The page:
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Title: Impact of psychiatric disorders and chronic physical conditions on health-related quality of life: Singapore Mental Health Study
Authors: Subramaniam, M.
Abdin, E.
Vaingankar, J.A.
Nan, L. 
Heng, D.
McCrone, P.
Chong, S.A.
Keywords: Bipolar disorder
Major depressive disorder
Obsessive compulsive disorder
Quality Adjusted Life Years
Issue Date: May-2013
Source: Subramaniam, M., Abdin, E., Vaingankar, J.A., Nan, L., Heng, D., McCrone, P., Chong, S.A. (2013-05). Impact of psychiatric disorders and chronic physical conditions on health-related quality of life: Singapore Mental Health Study. Journal of Affective Disorders 147 (1-3) : 325-330. ScholarBank@NUS Repository.
Abstract: Background: Few studies have established Quality Adjusted Life Years (QALY) losses associated with mental and chronic physical conditions in the community. The aim of the current study was to establish and compare the QALY losses associated with select mental and chronic physical conditions in Singapore. Methods: The Singapore Mental Health Study was a cross-sectional epidemiological survey of a nationally representative sample. The diagnosis of psychiatric disorders was established using the Composite International Diagnostic Interview (CIDI 3.0) and health related quality of life (HRQoL) was measured using the Euro-Qol-5D (EQ-5D). Results: Pain conditions, hypertension and MDD were associated with the highest loss of QALYs in Singapore at a population level. The marginal effect on HRQoL by - Major Depressive Disorder (MDD), Obsessive Compulsive Disorder (OCD) and Bipolar Disorder was higher than the effect of any physical condition. Limitations: The presence of chronic physical diseases was established using a check-list rather than with more objective measures and UK tariffs were used as local tariffs are not available and this might introduce some cultural bias. Conclusions: QALY losses associated with psychiatric disorders were high, emphasizing the need for recognizing them as major public health concerns and the need for appropriate resource allocation. © 2012 Elsevier B.V. All rights reserved.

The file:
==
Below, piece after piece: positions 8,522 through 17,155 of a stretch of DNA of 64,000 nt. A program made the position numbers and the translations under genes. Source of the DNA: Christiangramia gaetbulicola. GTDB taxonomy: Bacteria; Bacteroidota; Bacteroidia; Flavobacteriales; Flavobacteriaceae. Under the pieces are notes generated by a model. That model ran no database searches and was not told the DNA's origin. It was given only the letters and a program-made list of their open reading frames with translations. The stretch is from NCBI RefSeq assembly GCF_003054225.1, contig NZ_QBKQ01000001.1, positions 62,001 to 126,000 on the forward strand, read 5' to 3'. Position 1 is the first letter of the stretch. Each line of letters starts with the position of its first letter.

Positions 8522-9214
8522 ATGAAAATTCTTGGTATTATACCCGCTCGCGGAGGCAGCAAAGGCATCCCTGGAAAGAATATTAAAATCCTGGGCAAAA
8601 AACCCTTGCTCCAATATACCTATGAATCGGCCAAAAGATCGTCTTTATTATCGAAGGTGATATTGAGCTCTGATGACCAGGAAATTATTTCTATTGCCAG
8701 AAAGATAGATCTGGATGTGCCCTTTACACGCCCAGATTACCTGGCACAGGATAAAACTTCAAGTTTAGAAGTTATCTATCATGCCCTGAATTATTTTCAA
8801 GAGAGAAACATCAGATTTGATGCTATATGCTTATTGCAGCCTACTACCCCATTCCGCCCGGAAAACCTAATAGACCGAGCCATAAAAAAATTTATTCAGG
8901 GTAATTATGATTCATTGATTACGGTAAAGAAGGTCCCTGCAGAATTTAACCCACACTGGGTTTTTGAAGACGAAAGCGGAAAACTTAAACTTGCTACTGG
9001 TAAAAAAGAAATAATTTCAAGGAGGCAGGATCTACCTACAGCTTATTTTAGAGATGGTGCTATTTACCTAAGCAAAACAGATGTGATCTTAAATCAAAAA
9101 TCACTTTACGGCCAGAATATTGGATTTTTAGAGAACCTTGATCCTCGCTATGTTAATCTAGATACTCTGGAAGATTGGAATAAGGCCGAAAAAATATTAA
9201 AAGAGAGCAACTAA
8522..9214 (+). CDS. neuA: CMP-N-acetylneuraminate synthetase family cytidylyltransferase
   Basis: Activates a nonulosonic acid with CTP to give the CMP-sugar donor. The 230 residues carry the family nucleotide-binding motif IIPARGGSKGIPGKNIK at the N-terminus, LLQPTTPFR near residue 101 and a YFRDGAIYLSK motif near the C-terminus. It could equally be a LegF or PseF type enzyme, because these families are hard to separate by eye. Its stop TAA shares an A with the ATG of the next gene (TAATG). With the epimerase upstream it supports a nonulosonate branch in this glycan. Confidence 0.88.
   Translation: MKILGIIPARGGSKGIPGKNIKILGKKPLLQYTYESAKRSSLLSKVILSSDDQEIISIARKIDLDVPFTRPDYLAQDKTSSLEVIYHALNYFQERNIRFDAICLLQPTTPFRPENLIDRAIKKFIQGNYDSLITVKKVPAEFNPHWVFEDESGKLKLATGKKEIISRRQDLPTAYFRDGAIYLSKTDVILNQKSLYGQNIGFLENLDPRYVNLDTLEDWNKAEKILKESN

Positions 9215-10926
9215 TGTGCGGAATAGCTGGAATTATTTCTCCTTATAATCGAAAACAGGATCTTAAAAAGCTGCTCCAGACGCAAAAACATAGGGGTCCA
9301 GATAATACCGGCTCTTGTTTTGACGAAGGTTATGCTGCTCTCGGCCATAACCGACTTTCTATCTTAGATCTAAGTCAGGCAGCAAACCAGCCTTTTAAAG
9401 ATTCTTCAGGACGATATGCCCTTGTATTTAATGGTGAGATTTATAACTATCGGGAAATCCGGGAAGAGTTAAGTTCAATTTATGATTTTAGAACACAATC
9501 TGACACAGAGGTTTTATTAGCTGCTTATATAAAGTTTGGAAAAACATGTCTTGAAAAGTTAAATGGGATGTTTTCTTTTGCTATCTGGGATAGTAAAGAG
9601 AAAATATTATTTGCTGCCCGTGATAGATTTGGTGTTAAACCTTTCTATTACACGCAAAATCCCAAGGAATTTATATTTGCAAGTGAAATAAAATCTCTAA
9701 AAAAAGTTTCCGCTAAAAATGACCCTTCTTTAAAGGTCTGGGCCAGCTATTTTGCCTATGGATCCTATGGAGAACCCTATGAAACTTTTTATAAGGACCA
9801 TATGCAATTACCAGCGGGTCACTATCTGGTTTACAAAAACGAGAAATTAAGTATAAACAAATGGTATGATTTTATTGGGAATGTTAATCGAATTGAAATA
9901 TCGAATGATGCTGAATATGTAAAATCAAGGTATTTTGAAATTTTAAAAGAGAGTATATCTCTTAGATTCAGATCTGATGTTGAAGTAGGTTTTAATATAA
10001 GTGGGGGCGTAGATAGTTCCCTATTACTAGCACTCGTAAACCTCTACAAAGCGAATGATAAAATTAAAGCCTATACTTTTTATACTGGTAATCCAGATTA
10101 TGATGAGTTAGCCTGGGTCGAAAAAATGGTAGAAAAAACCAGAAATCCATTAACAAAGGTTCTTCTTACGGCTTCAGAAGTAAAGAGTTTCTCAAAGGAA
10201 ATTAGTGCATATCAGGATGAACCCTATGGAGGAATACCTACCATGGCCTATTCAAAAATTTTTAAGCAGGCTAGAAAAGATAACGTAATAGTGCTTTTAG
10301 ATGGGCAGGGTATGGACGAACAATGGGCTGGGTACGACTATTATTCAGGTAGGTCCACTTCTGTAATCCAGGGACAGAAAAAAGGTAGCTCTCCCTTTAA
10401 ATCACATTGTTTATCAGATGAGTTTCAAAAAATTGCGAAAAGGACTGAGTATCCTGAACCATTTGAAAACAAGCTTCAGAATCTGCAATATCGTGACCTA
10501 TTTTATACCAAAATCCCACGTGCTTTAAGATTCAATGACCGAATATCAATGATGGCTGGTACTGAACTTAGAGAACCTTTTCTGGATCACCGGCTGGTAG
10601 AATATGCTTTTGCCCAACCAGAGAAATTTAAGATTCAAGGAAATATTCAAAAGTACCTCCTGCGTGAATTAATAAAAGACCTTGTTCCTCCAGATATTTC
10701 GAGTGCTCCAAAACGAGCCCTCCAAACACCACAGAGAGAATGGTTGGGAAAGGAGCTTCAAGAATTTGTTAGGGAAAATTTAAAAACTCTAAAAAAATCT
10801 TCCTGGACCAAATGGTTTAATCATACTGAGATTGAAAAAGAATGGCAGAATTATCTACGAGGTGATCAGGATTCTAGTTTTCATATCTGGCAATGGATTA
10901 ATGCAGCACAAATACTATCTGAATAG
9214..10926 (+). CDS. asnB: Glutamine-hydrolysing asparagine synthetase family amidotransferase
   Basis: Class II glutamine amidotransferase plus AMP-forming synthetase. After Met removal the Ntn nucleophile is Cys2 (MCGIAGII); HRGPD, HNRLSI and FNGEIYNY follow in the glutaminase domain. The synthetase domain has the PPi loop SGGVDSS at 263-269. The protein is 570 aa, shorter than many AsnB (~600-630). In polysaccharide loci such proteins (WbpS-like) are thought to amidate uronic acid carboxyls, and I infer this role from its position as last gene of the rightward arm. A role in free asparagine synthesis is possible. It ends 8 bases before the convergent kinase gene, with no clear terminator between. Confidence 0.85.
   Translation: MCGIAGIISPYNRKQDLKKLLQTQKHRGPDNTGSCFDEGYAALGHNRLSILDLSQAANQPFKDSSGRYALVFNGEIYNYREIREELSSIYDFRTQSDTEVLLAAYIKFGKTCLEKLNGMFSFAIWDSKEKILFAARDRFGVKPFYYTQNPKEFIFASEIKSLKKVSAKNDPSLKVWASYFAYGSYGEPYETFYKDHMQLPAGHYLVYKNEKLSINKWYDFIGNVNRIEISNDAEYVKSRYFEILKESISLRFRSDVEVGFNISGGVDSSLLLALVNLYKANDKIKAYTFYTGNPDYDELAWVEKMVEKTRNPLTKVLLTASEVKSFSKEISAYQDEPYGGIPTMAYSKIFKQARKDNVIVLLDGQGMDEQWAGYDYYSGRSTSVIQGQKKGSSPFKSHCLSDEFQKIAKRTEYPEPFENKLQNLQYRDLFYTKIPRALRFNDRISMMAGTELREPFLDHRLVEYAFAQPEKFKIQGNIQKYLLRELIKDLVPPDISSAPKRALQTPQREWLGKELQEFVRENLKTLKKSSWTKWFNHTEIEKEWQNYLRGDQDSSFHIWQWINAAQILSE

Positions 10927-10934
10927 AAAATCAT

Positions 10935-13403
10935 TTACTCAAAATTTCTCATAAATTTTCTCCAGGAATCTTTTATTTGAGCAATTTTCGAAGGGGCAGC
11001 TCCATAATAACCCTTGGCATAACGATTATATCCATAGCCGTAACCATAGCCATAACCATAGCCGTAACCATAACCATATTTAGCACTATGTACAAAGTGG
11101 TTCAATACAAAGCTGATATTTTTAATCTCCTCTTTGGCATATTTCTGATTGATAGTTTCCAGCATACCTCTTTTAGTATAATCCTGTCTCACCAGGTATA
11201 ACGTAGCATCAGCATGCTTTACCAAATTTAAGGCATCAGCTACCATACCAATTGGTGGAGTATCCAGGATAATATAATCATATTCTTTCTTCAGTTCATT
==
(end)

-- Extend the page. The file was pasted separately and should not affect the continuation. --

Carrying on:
Source Title: Journal of Affective Disorders
ISSN: 01650327
DOI: 10.1016/j.jad.2012.11.033
Appears in Collections:Staff Publications

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